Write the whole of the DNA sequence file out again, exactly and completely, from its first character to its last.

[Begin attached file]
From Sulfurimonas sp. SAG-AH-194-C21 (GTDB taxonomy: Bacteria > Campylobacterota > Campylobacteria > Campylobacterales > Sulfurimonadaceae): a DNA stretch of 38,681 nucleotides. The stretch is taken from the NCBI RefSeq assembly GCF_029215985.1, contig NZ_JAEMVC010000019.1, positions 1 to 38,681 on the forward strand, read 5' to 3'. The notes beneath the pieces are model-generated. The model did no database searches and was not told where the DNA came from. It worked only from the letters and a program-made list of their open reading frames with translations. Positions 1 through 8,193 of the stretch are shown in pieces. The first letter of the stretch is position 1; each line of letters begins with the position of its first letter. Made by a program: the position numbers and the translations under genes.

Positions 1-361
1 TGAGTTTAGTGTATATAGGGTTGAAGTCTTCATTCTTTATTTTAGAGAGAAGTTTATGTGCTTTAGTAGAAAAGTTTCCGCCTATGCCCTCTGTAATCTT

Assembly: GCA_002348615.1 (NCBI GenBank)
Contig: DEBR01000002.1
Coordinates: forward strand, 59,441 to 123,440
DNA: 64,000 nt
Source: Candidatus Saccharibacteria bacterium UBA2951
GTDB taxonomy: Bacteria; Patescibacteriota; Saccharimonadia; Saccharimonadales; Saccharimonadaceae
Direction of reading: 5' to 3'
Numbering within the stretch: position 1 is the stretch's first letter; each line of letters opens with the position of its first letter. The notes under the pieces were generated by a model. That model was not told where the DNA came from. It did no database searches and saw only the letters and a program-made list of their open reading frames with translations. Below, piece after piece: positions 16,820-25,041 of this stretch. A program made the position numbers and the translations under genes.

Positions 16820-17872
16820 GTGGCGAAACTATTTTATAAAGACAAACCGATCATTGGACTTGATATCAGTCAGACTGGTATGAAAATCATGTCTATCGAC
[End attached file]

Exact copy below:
From Sulfurimonas sp. SAG-AH-194-C21 (GTDB taxonomy: Bacteria > Campylobacterota > Campylobacteria > Campylobacterales > Sulfurimonadaceae): a DNA stretch of 38,681 nucleotides. The stretch is taken from the NCBI RefSeq assembly GCF_029215985.1, contig NZ_JAEMVC010000019.1, positions 1 to 38,681 on the forward strand, read 5' to 3'. The notes beneath the pieces are model-generated. The model did no database searches and was not told where the DNA came from. It worked only from the letters and a program-made list of their open reading frames with translations. Positions 1 through 8,193 of the stretch are shown in pieces. The first letter of the stretch is position 1; each line of letters begins with the position of its first letter. Made by a program: the position numbers and the translations under genes.

Positions 1-361
1 TGAGTTTAGTGTATATAGGGTTGAAGTCTTCATTCTTTATTTTAGAGAGAAGTTTATGTGCTTTAGTAGAAAAGTTTCCGCCTATGCCCTCTGTAATCTT

Assembly: GCA_002348615.1 (NCBI GenBank)
Contig: DEBR01000002.1
Coordinates: forward strand, 59,441 to 123,440
DNA: 64,000 nt
Source: Candidatus Saccharibacteria bacterium UBA2951
GTDB taxonomy: Bacteria; Patescibacteriota; Saccharimonadia; Saccharimonadales; Saccharimonadaceae
Direction of reading: 5' to 3'
Numbering within the stretch: position 1 is the stretch's first letter; each line of letters opens with the position of its first letter. The notes under the pieces were generated by a model. That model was not told where the DNA came from. It did no database searches and saw only the letters and a program-made list of their open reading frames with translations. Below, piece after piece: positions 16,820-25,041 of this stretch. A program made the position numbers and the translations under genes.

Positions 16820-17872
16820 GTGGCGAAACTATTTTATAAAGACAAACCGATCATTGGACTTGATATCAGTCAGACTGGTATGAAAATCATGTCTATCGAC